The prognosis that one sympathizer at the nettime mailing list recently made about the bb movement, actually corresponds quite well to how many ‘militants’ actually seem to want to see themselves: ‘(…in a tendential hyphothesis) as a potentially emerging …european liberation army of sorts’ (my edits) Seeing such a self-organized militarism on the left, which seeks to ‘liberate the oppressed’, is a cause of concern. It seems, to think that you can smash the state and its structures by simply physically destroying buildings and controlling the space with the help of a ‘liberation army’ is to live in a one dimensional dream-world of military strategists. It’s because the bblockers rarely attended any plenums, didn’t really take part in the collective decision and acted mostly ‘autonomously’, that they often separated themselves from the movement and started to act as a sort of caricatured, headless vanguard party, aparantly, mostly interested in doing actions resembling some kind of street ‘outsider art’.

The creative aspect of bblock’s militancy, which was quite revealing about the movement as a whole. Before going to the demo they had actually erected the ‘barricades’ on the streets leading to the village. To see this amazing piece of ‘autonom’, infantile imagination was utterly fascinating. That construction had no utilitarian function whatsoever. It was art and ‘pure’ art, much better then the john bock/hirschhorn sculptures. To believe that it could really stop the movement of a police van or the robocops one would need to do a rather brave leap of faith, like that they would suddenly want to attack the camp barefoot. The ‘defence’ consisted of: the actual barricade made out of furniture looted from the house near by, with something like a Christian cross in the middle, the quite carefully separated rows of broken glass- presumably imitating the spikes that police uses against the vehicles- and the various metal rods, rather aesthetically arranged. Several Antifa Flags were hung from the houses on either side of the barricades so that one got a rather well balanced composition when one was approaching from the direction of the enemy. Here and there you could see groups of shabby teenagers dressed in black holding sticks or stones. On Saturday, the disused, building of the old border control between France and Germany together with a hotel and a pharmacy were smashed and set ablaze. It produced very familiar, majestic images of apocalyptic rioting and discontent, which made it to the media.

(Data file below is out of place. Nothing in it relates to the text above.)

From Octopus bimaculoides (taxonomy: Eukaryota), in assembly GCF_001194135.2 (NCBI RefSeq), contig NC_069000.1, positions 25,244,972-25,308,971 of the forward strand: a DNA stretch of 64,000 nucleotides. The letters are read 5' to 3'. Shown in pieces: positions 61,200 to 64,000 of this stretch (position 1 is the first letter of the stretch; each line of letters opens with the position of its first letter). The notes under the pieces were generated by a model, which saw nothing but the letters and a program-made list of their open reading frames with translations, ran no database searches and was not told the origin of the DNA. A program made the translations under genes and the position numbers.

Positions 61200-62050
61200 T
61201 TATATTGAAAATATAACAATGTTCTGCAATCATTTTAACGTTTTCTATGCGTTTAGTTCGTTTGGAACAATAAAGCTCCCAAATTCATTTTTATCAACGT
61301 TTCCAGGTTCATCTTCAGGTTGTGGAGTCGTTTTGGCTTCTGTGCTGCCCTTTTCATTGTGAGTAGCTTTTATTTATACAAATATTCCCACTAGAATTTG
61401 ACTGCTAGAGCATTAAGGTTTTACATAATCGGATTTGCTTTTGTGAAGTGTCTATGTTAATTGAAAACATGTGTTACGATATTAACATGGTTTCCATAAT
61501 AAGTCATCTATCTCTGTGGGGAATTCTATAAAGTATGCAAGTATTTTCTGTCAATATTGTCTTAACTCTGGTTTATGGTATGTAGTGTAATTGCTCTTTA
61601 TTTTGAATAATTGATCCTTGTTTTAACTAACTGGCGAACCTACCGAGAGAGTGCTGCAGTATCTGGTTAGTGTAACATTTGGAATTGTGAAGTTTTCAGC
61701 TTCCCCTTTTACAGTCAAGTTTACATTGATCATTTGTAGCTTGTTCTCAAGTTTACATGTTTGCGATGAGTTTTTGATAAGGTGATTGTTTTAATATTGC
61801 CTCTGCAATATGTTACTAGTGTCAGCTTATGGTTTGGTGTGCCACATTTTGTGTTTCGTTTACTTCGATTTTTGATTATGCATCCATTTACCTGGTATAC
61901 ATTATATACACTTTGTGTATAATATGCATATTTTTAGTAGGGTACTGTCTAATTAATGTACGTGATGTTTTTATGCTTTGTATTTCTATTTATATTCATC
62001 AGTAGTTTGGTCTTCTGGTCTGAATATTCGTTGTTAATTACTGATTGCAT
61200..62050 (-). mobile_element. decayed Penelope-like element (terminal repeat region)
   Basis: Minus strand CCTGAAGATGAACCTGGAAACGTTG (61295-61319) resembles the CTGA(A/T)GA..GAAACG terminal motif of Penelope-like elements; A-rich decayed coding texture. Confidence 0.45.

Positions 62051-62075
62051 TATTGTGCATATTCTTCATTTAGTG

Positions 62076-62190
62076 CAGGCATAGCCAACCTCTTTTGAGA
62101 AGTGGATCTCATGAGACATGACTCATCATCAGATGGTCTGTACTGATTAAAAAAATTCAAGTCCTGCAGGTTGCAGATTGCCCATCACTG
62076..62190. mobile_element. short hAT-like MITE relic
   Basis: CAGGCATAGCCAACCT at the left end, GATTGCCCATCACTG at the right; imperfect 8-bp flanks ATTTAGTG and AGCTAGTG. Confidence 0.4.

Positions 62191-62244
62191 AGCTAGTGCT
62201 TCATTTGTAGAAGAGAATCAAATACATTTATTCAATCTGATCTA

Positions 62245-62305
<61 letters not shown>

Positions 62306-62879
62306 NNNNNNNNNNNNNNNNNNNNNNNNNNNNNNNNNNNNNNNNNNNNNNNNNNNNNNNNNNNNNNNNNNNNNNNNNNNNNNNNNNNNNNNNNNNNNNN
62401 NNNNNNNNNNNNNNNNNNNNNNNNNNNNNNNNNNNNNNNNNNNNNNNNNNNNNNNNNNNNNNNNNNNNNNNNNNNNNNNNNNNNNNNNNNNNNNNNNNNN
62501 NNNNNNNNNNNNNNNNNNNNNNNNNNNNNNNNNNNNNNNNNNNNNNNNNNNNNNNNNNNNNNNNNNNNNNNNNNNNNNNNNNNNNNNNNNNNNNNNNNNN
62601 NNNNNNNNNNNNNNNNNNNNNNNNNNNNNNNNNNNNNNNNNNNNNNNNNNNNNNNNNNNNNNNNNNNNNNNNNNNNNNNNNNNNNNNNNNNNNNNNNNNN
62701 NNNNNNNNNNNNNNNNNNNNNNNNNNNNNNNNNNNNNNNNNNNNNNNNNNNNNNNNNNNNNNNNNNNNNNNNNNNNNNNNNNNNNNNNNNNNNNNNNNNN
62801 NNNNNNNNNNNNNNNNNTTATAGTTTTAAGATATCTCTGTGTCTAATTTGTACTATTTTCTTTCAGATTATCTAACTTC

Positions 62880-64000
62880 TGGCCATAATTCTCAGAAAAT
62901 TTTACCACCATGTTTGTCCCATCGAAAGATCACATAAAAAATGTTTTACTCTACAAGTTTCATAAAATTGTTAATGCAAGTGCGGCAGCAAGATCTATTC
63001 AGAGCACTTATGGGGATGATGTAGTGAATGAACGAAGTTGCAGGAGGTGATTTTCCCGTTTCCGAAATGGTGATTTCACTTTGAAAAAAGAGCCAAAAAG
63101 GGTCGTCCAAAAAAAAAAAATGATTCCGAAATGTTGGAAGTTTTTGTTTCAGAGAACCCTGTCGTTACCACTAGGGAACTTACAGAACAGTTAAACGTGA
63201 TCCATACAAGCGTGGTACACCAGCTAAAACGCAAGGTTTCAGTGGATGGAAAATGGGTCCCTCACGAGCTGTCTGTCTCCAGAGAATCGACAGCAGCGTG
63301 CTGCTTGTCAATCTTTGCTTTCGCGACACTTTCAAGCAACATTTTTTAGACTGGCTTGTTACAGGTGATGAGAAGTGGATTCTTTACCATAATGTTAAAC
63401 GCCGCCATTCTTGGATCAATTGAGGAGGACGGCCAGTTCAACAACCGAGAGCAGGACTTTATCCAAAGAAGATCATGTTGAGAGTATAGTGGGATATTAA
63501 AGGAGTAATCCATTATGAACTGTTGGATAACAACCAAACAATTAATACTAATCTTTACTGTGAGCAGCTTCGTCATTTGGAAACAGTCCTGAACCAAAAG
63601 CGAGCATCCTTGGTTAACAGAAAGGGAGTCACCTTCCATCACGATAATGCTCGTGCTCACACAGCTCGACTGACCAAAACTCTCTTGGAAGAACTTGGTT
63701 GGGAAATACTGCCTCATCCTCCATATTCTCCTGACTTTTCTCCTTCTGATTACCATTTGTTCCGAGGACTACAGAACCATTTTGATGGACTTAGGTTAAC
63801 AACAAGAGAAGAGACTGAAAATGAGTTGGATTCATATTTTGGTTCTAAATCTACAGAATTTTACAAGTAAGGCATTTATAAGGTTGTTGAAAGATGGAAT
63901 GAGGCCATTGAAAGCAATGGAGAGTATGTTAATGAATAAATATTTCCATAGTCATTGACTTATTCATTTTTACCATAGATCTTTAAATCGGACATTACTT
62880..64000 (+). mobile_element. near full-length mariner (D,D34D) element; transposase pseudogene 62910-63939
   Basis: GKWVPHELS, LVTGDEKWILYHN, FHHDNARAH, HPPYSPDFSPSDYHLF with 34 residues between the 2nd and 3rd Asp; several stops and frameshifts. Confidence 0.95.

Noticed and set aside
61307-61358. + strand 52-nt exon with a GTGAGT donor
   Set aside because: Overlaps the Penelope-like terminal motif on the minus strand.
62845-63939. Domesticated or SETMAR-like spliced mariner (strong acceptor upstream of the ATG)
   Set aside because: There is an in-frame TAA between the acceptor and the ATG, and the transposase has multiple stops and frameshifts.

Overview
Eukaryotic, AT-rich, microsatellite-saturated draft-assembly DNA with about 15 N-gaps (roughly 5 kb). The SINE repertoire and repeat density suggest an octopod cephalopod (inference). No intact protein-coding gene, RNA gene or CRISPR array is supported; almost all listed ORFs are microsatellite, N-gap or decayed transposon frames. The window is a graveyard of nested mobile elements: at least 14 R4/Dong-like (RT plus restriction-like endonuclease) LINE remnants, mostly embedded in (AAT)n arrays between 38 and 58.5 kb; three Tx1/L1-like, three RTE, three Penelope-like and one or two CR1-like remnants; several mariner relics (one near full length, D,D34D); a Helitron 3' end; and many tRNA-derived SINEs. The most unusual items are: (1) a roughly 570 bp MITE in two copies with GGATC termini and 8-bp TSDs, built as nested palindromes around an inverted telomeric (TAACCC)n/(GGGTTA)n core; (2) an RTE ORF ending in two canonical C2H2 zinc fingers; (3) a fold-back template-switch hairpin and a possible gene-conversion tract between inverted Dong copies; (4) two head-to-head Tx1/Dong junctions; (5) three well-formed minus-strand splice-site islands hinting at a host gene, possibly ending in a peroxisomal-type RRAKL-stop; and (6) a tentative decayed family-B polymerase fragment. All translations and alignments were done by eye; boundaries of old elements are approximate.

To end these notes, I’ll simply ask these questions.

Does the aesthetization of the political by South Park seems to show capitalist contradictions going mad to the extend, that even fashion trends (bb aesthetics of violence) become capable of mobilizing significant numbers of young people to against it?

Or is it simply, that in the absence of the significant power to prevent yourself from being ‘kettled’ by the police, the only way to resist, in this context, is to resist symbolically, meaning sending signals and images to the Other (the imagined people, workers of the world etc.) who might benevolently Answer if enough agitation is made?

If this is the case, then to what extend does it hollows out politics proper as everything is directed at signalling and demonstrating and not at say broad forms of civil disobedience?

What does it then mean to insist that there be a distinction made within the so called ‘joyous machine’ of protest and insurrection between the ‘politics of joy’, which contains aesthetics as the political and the self-indulgent, militant hedonism, which aesthetisizes politics and directs its seeking eyes towards the Other?